The remains of an oak forest plantation called Kitcheners Wood, objective of attack by 10th and 16th Cdn Inf. Bns., April 1915 Photo Credit: NAC-PA-004564

Canada history: WWI- April 22-24, 1915: Baptism by fire and poison gas


By April 1915, the First World War already had months of grinding deadly stalemate already behind it.

Canadians, relatively fresh on the scene. had been moved into an allied bulge into the German lines called the Ypres Salient.

Second Battle of Ypres

On April 22nd, they were subjected to a deadly world’s first, a new and illegal weapon, poison gas.

Following a massive artillery barrage, the Germans had released some 160 tonnes of sickly greyish-yellow chlorine gas which floated slowly over to French and Canadian lines. The French-Algerian division took most of the gas on the left, and as it sank into their trenches were forced out into machine gun fired and then broke and ran coughing and choking and leaving a huge gap in the line of about 6 kilometres.

Painting by Richard Jack showing Canadian defence of the line after gas attack Ypres salient, April 1915 (CWM 8179)

In the face of this horrific new weapon, Canadians covering their faces with urine soaked rags, sick and almost blinded by gas, held the line and stop the Germans from getting around and behind them and British divisions on their right.

Unparalled courage.

Though this was their first real experience in war, the Canadians many coughing and gasping for air fought off the German infantry advance, while efforts were made to at least partially close the gap. The next day, with Germans having moved in the former French-held area, Canadians even made counter-attacks into the German positions at Kitchener’s Wood, the shattered remains of an oak forest near St Julien. The cost was high, but it kept the Germans frustrated and unable to carry out their full plan of eliminating the salient entirely, (though later after the battles, the British would pull back to shorten the Allied lines)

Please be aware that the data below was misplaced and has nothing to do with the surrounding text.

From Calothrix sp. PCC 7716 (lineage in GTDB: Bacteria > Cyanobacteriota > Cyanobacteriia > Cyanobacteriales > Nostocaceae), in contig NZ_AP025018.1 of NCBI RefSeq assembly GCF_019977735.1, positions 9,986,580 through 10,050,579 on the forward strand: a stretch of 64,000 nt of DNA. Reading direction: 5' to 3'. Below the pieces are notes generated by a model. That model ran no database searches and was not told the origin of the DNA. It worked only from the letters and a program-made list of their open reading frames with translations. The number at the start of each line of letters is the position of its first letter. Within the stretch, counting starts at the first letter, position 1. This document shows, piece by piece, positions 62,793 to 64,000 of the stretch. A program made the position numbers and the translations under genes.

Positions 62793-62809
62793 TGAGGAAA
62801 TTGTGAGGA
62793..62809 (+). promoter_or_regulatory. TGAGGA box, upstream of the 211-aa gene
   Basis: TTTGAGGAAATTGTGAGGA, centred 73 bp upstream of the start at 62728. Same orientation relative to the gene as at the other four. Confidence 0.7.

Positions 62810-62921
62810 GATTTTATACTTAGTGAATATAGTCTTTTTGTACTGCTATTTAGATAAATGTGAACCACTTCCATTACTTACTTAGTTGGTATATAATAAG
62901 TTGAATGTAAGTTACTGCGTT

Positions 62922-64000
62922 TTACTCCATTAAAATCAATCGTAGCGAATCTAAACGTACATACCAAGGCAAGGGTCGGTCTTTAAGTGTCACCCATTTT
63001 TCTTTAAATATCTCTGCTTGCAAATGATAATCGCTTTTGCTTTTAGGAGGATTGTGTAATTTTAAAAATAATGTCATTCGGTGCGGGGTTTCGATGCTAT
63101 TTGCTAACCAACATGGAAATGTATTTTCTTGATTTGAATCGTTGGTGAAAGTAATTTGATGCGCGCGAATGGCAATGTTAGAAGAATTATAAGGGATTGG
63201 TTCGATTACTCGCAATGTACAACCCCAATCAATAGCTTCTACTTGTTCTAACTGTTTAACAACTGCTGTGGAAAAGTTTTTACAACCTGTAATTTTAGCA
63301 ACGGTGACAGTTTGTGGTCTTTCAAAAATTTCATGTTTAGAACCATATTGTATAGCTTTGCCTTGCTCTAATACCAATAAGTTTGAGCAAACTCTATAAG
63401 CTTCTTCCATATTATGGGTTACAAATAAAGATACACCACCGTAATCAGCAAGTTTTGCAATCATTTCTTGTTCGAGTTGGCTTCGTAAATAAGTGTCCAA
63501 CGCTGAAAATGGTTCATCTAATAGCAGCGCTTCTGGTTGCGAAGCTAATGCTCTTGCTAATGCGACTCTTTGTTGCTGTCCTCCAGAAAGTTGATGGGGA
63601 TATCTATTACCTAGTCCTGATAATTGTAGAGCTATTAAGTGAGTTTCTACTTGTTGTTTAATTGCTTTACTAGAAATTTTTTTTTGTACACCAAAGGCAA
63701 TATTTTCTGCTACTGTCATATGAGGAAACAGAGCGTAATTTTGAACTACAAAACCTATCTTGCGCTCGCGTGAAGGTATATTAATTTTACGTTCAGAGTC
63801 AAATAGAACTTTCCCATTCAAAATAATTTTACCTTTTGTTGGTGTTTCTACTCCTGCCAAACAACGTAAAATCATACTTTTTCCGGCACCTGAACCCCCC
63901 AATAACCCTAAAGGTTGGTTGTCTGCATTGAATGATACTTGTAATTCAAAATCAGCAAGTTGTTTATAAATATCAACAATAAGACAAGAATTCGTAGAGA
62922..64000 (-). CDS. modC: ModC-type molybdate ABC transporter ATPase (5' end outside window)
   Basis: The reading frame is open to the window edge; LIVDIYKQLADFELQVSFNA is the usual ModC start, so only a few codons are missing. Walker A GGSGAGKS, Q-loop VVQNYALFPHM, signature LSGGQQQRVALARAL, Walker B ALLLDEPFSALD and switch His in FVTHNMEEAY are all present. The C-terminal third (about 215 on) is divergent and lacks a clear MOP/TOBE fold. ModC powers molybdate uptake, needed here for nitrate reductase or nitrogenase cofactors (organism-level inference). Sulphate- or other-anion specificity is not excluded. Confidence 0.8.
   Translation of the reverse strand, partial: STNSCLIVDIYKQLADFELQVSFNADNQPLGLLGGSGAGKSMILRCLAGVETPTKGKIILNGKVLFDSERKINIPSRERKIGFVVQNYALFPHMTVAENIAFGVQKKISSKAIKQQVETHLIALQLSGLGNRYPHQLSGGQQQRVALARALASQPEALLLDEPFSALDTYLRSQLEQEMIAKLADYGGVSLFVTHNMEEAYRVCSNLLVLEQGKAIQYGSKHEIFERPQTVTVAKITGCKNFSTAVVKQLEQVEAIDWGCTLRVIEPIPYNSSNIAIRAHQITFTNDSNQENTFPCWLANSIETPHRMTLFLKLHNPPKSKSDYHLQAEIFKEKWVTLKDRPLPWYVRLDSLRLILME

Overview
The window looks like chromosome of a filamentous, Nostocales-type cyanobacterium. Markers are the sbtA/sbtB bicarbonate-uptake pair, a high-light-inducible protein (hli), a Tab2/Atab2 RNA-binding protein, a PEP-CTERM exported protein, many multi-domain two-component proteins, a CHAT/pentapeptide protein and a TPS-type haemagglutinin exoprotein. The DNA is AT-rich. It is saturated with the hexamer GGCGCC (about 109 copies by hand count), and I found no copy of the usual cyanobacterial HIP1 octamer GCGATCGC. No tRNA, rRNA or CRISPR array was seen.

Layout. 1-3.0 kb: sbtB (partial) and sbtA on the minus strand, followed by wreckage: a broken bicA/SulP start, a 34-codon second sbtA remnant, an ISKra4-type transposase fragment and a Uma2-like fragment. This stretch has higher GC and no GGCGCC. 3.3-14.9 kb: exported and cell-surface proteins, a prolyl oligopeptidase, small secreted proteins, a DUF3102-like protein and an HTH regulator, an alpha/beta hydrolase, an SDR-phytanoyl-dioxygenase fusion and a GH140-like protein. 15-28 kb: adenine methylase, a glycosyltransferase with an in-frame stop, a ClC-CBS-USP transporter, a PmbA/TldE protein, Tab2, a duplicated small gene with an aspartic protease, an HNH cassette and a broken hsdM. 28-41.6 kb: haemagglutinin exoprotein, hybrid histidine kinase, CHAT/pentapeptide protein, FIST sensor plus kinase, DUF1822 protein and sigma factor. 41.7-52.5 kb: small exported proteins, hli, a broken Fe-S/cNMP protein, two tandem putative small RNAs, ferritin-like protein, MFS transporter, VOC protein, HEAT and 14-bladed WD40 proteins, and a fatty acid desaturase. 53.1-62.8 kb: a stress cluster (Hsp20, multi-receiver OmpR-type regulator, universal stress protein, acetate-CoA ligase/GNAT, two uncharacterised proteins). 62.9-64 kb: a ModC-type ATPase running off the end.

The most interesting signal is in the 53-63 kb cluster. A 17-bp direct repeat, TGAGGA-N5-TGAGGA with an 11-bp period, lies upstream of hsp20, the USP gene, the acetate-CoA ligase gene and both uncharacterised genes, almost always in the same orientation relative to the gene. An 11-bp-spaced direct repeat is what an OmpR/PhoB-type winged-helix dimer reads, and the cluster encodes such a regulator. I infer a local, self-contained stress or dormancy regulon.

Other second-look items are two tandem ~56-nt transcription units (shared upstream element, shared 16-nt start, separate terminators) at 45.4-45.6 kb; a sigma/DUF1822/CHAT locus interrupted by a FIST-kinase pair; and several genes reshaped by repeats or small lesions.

Then on the 24th, the Germans decided to directly attack this new group of Allied soldiers, these bloody Canadians who had stymied them.

Again preceded by a massive artillery barrage and another deadly gas attack the German army again advanced against the  badly weakened Canadians, hoping to finish them and break through the Allied lines eliminate the salient and advance their own lines.

But the Canadians, who had been store clerks, farmers, lumber jacks, bankers, and university students only months before, held their position.

They held against the horrific ground shaking barrage with its white-hot shrapnel tearing through the line, and held against more of the deadly gas and against the withering fire from the German Maxim guns.

The cost was high with some 6,000 Canadians killed, wounded, or burned by gas, but the German attack failed and was repulsed

Four Canadians were awarded the Victoria Cross, the Empire’s highest award for valour: Lance-Corporal Frederick Fisher(killed 23 Apr) , Lieutenant Edward Donald Bellew, Company Sergeant-Major Frederick William Hall (killed Apr 24), and Captain Francis Alexander Caron Scrimger

Citation for Cpt: Francis A. C. Scrimger of Montreal “On the afternoon of 25th April, 1915, in the neighbourhood of Ypres, when in charge of an advanced dressing station in some farm buildings, which were being heavily shelled by the enemy, he directed under heavy fire the removal of the wounded, and he himself carried a severely wounded Officer out of a stable in search of a place of greater safety. When he was unable alone to carry this Officer further, he remained with him under fire till help could be obtained. During the very heavy fighting between 22nd and 25th April, Captain Scrimger displayed continuously day and night the greatest devotion to his duty among the wounded at the front.”London Gazette, no.29202, 23 June 1915

The Canadians in their first major appearance in the war, came in as an unknown, untried, untested force, but had immediately established themselves as a true fighting army equal to any and one to be reckoned with.

Their heroism and courage would be repeated many times over in victories in the next months and years at Vimy, Hill 70, Canal du Nord,  Passchendaele, Amiens, and more.  By war’s end they were considered by all to be the best of the Allied forces. This led to “Canada’s 100 days” in 1918 in which they were used as the shock troops leading the battles and winning every one until the Armistice in November, 1918.

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